By Enyeribe Ejiogu
The next time you see somebody drinking tea without milk, please don’t be quick to dismiss the person as another individual hit hard by the economic difficulties in the country, who cannot afford even one sachet of milk powder, not talk of the fluid type sold in tins.
Recently, a Federal Government regulatory agency lodged its officials, who were to participate in a special event, at an upscale hotel in Lagos. In the morning before the event was due to start, the officials filed into the restaurant for breakfast. One of them, Mohammed Shehu Usman (not real name), an assistant director in the regulatory agency, got a newsman who sat beside him curious, who observed that Usman had a nourishing breakfast of garnished omelette, noodles and baked beans which he ‘washed’ down with copious cups of tea without milk.
“Forgive me, I am a bit curious. I noticed that you are not taking your tea without milk. It appears there is a health benefit in taking it that way,” the reported ventured.
“Oh yeah, that is the way I prefer to take it,” he said, adding, “I am lactose intolerant. I found out some years ago that when I drink milk I will be uncomfortable because of gas. I noticed that when I don’t take milk I will be okay. Since then I have been taking tea without milk. The problem has stopped and I no longer get that bloated feeling that used to bother me.”
Lactose intolerance is a medical condition that has been found to be quite common. In fact, it’s thought to affect around 75 per cent of the world’s population, according to webmd.com. Lactose intolerance is a digestive disorder caused by the inability to digest lactose, which is a form of sugar that occurs in milk products.
It can cause various symptoms, including bloating, diarrhoea and abdominal cramps. The reason it happens is that because people with lactose intolerance don’t make enough of the enzyme lactase, which is needed to digest lactose. Lactose is a disaccharide, meaning that it consists of two sugars. It is made up of one molecule each of the simple sugars glucose and galactose.
The lactase enzyme is needed to break lactose down into glucose and galactose, which can then be absorbed into the bloodstream and used for energy.
Without sufficient lactase, lactose moves through the gut undigested and causes digestive symptoms.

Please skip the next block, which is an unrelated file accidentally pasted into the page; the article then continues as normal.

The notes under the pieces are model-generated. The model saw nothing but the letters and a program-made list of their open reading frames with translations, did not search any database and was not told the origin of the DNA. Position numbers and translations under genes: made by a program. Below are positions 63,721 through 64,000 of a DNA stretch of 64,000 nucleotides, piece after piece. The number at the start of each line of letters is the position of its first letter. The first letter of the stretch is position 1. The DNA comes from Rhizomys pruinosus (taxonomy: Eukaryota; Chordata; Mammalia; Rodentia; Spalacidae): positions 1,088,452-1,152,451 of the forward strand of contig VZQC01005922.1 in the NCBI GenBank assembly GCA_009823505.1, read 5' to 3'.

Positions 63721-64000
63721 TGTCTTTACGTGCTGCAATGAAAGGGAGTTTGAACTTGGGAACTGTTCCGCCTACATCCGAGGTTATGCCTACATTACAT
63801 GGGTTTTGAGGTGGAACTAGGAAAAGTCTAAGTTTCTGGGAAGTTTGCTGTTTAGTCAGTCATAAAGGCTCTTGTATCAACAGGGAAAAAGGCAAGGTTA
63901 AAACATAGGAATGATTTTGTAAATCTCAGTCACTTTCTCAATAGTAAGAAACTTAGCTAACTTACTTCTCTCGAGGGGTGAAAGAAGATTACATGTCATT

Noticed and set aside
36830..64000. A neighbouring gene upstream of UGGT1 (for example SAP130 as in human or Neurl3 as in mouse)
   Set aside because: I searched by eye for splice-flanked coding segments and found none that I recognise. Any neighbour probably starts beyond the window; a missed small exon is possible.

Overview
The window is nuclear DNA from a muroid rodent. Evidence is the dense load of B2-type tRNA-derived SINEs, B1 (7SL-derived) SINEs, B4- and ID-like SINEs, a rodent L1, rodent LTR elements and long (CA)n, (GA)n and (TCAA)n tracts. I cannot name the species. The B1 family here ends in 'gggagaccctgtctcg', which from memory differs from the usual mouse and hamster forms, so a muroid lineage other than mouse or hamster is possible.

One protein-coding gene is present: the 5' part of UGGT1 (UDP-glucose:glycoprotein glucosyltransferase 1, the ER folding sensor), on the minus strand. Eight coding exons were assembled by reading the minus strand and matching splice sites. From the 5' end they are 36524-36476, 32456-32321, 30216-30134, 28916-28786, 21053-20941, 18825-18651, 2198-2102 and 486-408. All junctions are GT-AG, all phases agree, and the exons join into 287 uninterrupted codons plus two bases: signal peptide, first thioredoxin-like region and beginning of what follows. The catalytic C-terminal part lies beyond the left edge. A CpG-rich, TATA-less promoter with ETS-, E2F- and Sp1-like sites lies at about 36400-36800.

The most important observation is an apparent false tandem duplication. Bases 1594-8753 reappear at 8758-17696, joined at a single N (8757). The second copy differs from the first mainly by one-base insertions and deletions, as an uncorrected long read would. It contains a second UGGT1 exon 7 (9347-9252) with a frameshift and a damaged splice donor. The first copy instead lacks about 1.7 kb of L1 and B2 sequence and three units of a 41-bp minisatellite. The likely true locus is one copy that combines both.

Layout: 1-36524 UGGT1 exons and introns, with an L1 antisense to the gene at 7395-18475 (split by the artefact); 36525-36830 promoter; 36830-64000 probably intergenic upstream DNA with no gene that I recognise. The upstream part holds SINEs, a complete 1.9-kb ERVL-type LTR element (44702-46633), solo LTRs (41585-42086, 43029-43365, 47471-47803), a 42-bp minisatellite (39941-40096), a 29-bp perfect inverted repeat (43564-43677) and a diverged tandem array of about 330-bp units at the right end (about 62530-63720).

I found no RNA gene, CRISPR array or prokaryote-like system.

Lactose is also found in breast milk, and almost every baby is born with the ability to digest lactose. It is very rare to find children who are five years of age exhibit lactose intolerance.
It is noteworthy that all dairy foods such as cow milk, goat milk, hard and soft cheese, ice cream, yoghurt and butter contain lactose. However, this is not say that people with lactose intolerance cannot or should not take these food items at all. Medical researchers have found that people with lactose intolerance can tolerate up to 18 grams of lactose, spread throughout the day. In fact, research has shown that many people with lactose intolerance can tolerate up to 12 grams of lactose in one sitting, which is approximately the amount in 1 cup (230 ml) of milk. Some types of dairy are also naturally low in lactose when eaten in their usual portions. Butter, for example only contains 0.1 grams of lactose per 20-gram portion.
Types of lactose intolerance
There are two main types of lactose intolerance – primary and secondary lactose intolerance – and they have different causes. The primary type which is most common is caused by a decrease in the production of lactase as a person ages, and this leads to poor absorption of lactose. It may also be partially caused by the person’s genetic makeup as the condition occurs more commonly in some populations more than others. Studies have shown that the condition affects five to 17 per cent of Europeans, around 44 per cent of Americans and 60–80 per cent of Africans and Asians.
On the other hand, secondary lactose intolerance is rare. It is caused by illness, such as a stomach infection or a more serious issue like celiac disease. This is because inflammation in the gut wall can lead to a temporary decline in lactase production.
Symptoms to note
“Lactose intolerance is known to cause severe digestive problems if it is not properly managed,” warns Dr. Paul Akintelure, medical director of Broad Hospital, Ikotun, Lagos, adding, “the most common symptoms include bloating, abdominal cramps, gas and diarrhoea.”
Also, some people experience urgency to go to the toilet, nausea, vomiting and pain in the lower belly and occasionally constipation. Diarrhoea occurs due to undigested lactose in the small intestine, which causes water to move into your digestive tract. Once it reaches the colon, the lactose is fermented by the bacteria in the gut, forming short-chain fatty acids and gas. This causes the bloating, flatulence and pain.
The severity of symptoms can vary, depending on how much lactose you can tolerate and how much you have eaten.
Dealing with lactose intolerance
Ordinarily, milk is good for health in general terms as contains proteins, vitamins (lA, B12 and D) and minerals such as calcium, (which is very important for bone health). Regular consumption of milk products gives the bones higher mineral density and help to reduce the risk of fracture as one gets older.
However, in a case where it is established that a person is lactose intolerant, there is clear need to significantly cut down on cow milk consumption or cut it out entirely. That is the option that Usman took on the advice of his doctor and he has been happy ever since, he said with a pleasant smile.